In the first hours after separation, the satellite deploys its solar panels, adjusts its attitude with respect to the Earth and Sun, and performs manoeuvres to reach its final orbit. These operations are part of the positioning phase, which varies according to the mission: in low-Earth orbit, the satellite is usually injected into an orbital trajectory near the intended orbit; in geostationary orbit, it is injected into a transfer orbit first.
At this stage in the mission, the satellite is not yet ready to begin routine operations. The in-orbit checkout phase is designed to validate system performance in a real operating environment, which is impossible to achieve on the ground. During this phase, the satellite’s instruments are progressively switched on and tested. At the end of in-orbit checkout, which may last weeks or months, the satellite is declared fit for service.
JASON-1 beginnings - video (Windows Media Player)
On orbit, the satellite travels at a speed of 11,000 to 28,000 kilometres per hour, depending on its altitude. Various phenomena perturb its orbit, so it cannot hold its trajectory on its own. Stationkeeping operations, performed by ground controllers and the satellite’s onboard computer, make the necessary trajectory and attitude corrections throughout the mission to ensure that it continues to operate according to plan.
Did you know?
Ten hours before launch, telemetry from the satellite is sent to the operations control centre, where ground controllers keep a check on remotely measured parameters. They can thus prepare to control operations of equipment they will be monitoring during the mission.
Many parameters, such as temperature, voltages and attitude, are too complex or too laborious to be controlled permanently from the ground. The satellite's onboard computer is therefore programmed to perform these tasks, handling operations automatically in response to readings from a range of sensors.
Depending on its orbit, the satellite may be in contact with the ground almost all of the time, sending data via its antennas so that the control centre can keep track of operations. In turn, ground controllers regularly uplink commands to reconfigure the onboard computer or equipment.
To accomplish their mission, get enough power and communicate with Earth, the satellite’s instruments and antennas must maintain a precise orientation in space, which is obtained by rotating the bus. Satellite positioning and stationkeeping operations also involve performing orbital manoeuvres.
For this purpose, the satellite has its own thrusters that can be fired automatically or activated by ground controllers. Most thrusters today use chemical propulsion. As a result, a satellite’s service lifetime is dictated mainly by the amount of propellant on board, since it is inoperable once it can no longer be controlled. However, new and better forms of propulsion using ion thrusters or plasma thrusters are increasingly being used.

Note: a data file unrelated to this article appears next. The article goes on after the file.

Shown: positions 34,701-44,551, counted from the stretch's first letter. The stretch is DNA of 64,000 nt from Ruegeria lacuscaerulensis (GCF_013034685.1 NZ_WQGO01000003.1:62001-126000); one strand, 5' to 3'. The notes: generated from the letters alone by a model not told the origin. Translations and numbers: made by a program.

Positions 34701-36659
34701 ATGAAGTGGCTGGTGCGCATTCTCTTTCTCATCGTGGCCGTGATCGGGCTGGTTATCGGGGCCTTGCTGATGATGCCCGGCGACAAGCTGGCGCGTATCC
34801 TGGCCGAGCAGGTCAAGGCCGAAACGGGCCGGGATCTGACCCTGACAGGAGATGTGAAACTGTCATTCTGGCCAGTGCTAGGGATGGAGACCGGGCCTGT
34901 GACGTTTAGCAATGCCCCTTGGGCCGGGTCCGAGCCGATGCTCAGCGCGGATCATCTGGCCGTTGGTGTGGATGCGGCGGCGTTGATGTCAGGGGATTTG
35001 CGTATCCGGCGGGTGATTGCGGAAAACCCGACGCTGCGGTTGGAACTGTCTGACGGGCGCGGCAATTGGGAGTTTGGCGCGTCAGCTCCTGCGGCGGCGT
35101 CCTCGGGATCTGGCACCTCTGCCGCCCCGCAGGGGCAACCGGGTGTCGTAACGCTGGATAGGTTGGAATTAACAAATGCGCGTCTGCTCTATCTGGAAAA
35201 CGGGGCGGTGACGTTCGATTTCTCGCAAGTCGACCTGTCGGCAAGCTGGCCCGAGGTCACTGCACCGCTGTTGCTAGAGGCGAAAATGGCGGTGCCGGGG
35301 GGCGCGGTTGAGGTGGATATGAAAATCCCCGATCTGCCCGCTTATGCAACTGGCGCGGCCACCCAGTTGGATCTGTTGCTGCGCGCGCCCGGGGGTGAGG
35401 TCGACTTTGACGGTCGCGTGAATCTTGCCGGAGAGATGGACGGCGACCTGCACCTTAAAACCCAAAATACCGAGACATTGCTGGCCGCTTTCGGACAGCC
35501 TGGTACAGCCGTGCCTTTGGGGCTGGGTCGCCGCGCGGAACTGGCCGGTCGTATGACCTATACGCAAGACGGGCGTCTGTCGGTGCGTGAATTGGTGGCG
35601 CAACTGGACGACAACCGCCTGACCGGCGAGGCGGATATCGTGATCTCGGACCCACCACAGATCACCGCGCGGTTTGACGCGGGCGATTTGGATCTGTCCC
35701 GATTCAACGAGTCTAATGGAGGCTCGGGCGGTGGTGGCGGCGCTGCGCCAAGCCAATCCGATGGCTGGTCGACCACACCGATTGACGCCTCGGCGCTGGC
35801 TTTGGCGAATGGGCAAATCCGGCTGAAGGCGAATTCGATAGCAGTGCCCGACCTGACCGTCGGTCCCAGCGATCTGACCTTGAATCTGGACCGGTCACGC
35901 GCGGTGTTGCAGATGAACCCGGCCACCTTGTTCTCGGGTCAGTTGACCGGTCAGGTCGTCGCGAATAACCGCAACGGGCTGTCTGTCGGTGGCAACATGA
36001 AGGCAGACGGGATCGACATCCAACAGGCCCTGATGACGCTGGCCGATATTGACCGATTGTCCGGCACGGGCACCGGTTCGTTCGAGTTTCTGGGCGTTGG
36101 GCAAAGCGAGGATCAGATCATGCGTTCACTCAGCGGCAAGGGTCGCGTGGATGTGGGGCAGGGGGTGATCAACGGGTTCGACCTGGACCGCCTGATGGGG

Le saviez-vous ?
Turn left at the star
Seen from the ground, a satellite is just a dot in the sky. It is impossible to determine its attitude, or orientation, directly. For this reason, it is equipped with star sensors or star trackers able to measure their position with respect to the Sun, certain stars or a point on Earth. On the basis of this positional information, we can calculate the satellite’s orientation.
A tool tailored to each mission
The instruments on the satellite dedicated to the mission objectives make up what is called the payload. These instruments may be designed for different kinds of missions, for example :
- Meteorology, for immediate weather forecasting and climate change research;
- Life sciences, to gain insights into the Earth system and better protect the environment, by observing land surfaces (plant cover, land use and land cover, and the polar ice caps), oceans, and atmospheric and geophysical phenomena;
- Sciences of the Universe, to further our understanding of the origins of the Universe and of life on Earth. Such satellites are dedicated to solar system exploration and astronomy (in which case they are more often called probes), and to fundamental physics and exobiology;
- Telecommunications missions, using the satellite as a relay for telephone, television, multimedia and data transmission ;
Satellite navigation, for precise positioning anytime, anywhere on the globe. Such missions are important for maritime navigation, traffic control and search and rescue;
- Military activities, mostly using civil space technologies for surveillance of theatres of operations and rapid communications guaranteeing transmission integrity and security.
Depending on its mission, the satellite’s payload may comprise imaging instruments, measuring instruments or transponders, which amplify and transmit radio signals between the Earth and the satellite.